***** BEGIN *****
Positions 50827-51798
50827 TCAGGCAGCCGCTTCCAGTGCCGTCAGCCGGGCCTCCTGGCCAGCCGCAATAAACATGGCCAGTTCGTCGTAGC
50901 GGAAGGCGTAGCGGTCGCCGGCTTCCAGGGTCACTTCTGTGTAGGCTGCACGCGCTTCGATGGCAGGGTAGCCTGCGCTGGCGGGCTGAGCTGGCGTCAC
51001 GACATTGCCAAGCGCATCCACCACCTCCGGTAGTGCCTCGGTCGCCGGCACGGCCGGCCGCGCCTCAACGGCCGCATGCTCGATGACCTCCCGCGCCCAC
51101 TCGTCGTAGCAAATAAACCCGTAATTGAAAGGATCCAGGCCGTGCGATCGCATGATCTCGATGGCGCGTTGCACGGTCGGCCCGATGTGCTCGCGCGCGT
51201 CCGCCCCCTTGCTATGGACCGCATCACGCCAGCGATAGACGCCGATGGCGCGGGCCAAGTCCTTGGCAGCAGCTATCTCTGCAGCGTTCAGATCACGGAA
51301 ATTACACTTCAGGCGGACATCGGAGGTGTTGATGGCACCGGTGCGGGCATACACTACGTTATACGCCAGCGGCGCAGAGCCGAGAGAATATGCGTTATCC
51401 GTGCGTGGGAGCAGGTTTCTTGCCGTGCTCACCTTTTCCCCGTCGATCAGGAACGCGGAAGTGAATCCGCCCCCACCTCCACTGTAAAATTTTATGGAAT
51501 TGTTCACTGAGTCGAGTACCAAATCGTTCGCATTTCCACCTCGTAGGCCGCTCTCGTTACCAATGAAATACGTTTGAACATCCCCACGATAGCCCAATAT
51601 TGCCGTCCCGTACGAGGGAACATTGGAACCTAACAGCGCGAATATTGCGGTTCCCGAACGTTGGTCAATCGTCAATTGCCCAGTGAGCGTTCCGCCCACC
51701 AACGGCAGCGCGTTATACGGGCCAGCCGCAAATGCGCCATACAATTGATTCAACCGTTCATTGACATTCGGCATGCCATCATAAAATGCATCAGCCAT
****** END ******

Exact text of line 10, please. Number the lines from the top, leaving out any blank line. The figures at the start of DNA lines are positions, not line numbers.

51601 TGCCGTCCCGTACGAGGGAACATTGGAACCTAACAGCGCGAATATTGCGGTTCCCGAACGTTGGTCAATCGTCAATTGCCCAGTGAGCGTTCCGCCCACC